Webb Blanks Nationals On Six Hits
Sunday, June 1, 2008
PHOENIX, May 31 -- One hour and 52 minutes after his workday began, Brandon Webb walked off the mound to a roar. He'd thrown 113 pitches. The 34 batters he'd faced looked more like accomplices than opponents. None reached beyond second base. When Willie Harris, the final Washington batter, struck out swinging, everybody clapped and went home for dinner. Comedies tend to run short.
Indeed, this night was for co-stars: one a top-of-the-line pitcher, the other a bottom-of-the-line offense. When Webb and the other Diamondbacks left the field, and the Washington Nationals retreated to a silent clubhouse, they'd combined for the shortest game in Chase Field history -- a 4-0 Nationals defeat, the Platonic ideal of bats gone silent.
Over nine innings, Webb struck out eight and walked nobody. From the game's earliest moments, the Nationals' players could tell that Webb was on his game. His sinker dropped. His curveball veered. And the Nationals' own inadequacies put those virtues under the spotlight.
"His ball moves so much," Wil Nieves said. "When you swing, it's already on your hands."
"He'll expand out the zone," Lastings Milledge said. "It's tough to tell where the ball will be."
Washington tried to answer Webb (10-2) with its own ace of the month, Jason Bergmann, who entered Saturday with a streak of 19 2/3 consecutive scoreless innings. And Bergmann, by most accounts, had a superb night. He, too, pitched a complete game, Washington's first since Aug. 15, 2006. He, too, struck out eight and walked nobody.
Beyond that, however, Bergmann and Webb were joined by opposites. Only one qualifying pitcher in baseball induces a greater percentage of groundouts than Webb. Among pitchers with 30 innings or more, nobody has a higher fly-ball ratio than Bergmann. Webb leads National League pitchers in wins dating from 2006, when he won a Cy Young. Award That year, Bergmann was sent to the minors four times.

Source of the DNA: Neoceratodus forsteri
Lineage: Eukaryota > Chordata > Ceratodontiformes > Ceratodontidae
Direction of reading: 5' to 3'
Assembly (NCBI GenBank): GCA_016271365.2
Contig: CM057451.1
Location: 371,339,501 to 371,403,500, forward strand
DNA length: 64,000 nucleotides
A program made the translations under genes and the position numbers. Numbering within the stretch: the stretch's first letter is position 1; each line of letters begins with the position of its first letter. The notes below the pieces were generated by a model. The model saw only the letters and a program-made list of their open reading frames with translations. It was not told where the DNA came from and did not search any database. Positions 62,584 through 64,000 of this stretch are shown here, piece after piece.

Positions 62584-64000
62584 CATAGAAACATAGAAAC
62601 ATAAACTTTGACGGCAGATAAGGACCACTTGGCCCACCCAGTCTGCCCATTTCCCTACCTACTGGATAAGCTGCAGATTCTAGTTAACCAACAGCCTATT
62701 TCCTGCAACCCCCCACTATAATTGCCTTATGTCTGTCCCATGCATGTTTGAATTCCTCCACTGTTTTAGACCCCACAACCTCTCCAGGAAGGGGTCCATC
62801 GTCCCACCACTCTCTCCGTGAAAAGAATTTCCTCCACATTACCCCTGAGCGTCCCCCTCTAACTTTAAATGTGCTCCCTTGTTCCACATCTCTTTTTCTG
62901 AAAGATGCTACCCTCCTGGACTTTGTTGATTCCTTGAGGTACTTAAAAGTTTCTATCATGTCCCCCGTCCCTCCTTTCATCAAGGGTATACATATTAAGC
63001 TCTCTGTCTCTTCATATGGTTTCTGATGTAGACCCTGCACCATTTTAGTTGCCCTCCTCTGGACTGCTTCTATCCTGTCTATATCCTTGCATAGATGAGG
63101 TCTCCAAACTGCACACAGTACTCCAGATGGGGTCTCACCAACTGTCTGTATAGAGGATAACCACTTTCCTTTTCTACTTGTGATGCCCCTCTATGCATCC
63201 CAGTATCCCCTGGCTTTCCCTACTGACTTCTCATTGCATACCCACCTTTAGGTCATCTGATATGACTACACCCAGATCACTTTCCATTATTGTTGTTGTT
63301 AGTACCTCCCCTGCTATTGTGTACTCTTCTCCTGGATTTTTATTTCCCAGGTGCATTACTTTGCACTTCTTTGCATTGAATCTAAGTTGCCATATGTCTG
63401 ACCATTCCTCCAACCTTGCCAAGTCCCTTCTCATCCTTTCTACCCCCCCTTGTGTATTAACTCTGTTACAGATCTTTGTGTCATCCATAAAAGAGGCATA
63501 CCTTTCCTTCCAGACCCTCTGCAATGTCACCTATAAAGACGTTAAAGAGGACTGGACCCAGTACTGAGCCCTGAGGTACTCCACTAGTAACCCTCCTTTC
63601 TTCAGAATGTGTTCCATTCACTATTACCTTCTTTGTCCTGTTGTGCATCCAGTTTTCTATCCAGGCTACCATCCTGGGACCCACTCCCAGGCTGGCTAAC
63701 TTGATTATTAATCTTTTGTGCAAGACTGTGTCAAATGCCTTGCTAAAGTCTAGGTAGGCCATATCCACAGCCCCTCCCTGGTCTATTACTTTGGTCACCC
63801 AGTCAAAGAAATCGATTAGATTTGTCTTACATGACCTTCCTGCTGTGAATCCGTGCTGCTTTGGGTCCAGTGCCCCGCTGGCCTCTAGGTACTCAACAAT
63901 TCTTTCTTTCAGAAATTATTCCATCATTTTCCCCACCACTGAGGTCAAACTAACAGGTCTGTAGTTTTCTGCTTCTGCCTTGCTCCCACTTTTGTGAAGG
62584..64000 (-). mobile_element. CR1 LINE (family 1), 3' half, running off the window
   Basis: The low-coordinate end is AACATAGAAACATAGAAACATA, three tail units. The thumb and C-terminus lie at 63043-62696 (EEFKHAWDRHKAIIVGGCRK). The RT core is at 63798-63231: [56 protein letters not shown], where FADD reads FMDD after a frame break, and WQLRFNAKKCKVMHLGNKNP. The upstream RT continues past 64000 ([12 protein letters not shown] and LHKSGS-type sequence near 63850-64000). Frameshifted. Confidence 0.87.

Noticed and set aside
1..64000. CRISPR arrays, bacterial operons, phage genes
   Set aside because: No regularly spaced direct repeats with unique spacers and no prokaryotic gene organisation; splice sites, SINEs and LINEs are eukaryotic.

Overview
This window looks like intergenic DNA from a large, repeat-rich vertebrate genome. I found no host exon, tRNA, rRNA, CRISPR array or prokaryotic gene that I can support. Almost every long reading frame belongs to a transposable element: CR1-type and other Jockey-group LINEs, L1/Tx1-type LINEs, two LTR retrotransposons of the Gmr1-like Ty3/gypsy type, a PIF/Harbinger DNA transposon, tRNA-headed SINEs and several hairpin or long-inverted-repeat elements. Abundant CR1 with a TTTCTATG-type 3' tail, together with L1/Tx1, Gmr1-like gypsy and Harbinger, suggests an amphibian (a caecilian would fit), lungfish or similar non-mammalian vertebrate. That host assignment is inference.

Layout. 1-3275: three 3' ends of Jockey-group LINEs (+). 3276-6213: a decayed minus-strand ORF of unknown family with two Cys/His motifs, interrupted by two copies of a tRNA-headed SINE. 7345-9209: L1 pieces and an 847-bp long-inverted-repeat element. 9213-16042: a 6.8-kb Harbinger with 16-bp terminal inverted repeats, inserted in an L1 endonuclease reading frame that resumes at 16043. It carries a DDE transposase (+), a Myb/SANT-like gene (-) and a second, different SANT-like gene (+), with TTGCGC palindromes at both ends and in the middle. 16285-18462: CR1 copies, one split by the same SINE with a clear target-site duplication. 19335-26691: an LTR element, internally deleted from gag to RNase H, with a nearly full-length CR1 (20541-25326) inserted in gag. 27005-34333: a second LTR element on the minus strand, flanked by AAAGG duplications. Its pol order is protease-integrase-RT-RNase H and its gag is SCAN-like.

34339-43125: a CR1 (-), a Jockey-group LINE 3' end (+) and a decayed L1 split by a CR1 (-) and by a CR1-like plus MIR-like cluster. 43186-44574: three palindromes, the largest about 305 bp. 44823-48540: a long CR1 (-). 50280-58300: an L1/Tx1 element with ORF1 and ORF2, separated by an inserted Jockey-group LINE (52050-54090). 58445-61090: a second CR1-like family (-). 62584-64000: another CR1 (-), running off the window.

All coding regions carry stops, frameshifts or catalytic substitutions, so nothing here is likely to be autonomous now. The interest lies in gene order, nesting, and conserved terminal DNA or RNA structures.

Oh, and then there was the matter of the mistakes. Webb made zero. Bergmann made four -- "Everything was working, except those four pitches," he said -- and all ended up as homers.
"He pitched very well," Manager Manny Acta said. "He gave us a chance, and that's all we asked -- match up Webb, give us a chance to stay in the game, and that's what he did. He pitched outstanding. What are the odds? He made, like, four mistakes the whole ballgame and they hit them out."
In the second inning, with one out, Bergmann delivered the kind of pitch that ends scoreless-inning streaks and erases scoreless games. His delivery to Mark Reynolds was a fastball. It traveled on a juicy line 60 feet toward Reynolds's bat. Then it traveled, in an imposing arc, an estimated 459 feet into a second-tier deck in left-center field.
Still, judged by most parts, this game was dictated by those on the mound. Second time through the Arizona order, Bergmann set down nine in a row -- including four strikeouts. When Stephen Drew finally led off the sixth with a feeble hit just beyond the reach of first baseman Dmitri Young, he used the next pitch to induce a double play.
Webb answered zero with zero. And he did so with an awesome pace. He used just seven pitches, all strikes, to blaze through the side in the first. He surrendered base runners in each of the next three innings, but none advanced beyond second, as if a moat stood between Washington and a legitimate threat.
For Bergmann (1-2), this game continued the two neutralizing trends of his latest big league stint. He's pitched well, but he's pitched against others who do it just as well. Since his May 14 recall from Class AAA Columbus, Bergmann has lowered his ERA from 10.45 to 4.50. Saturday, his final line lacked the required flawlessness -- especially after he allowed three more home runs in the seventh and eighth innings -- but it still reflected a reliable outing, one that Bergmann called "on key."
Bergmann's mound opponents are a large reason he still has just one win this season. In his last three starts, he's faced three staff aces: Webb, Milwaukee's Ben Sheets and Philadelphia's Cole Hamels. In the one game this month when Bergmann didn't oppose an ace, Washington merely made the pitcher look like one; on May 15, Bergmann's first game back from the minors, the Mets' Mike Pelfrey took a no-hitter into the seventh.
Bergmann eventually won that start, 1-0.
He lost next time out to Hamels, 1-0.
"I don't pitch against the other pitcher, I pitch against the other hitters," Bergmann said after this one. "Webb comes up, and that's the only time I think about him."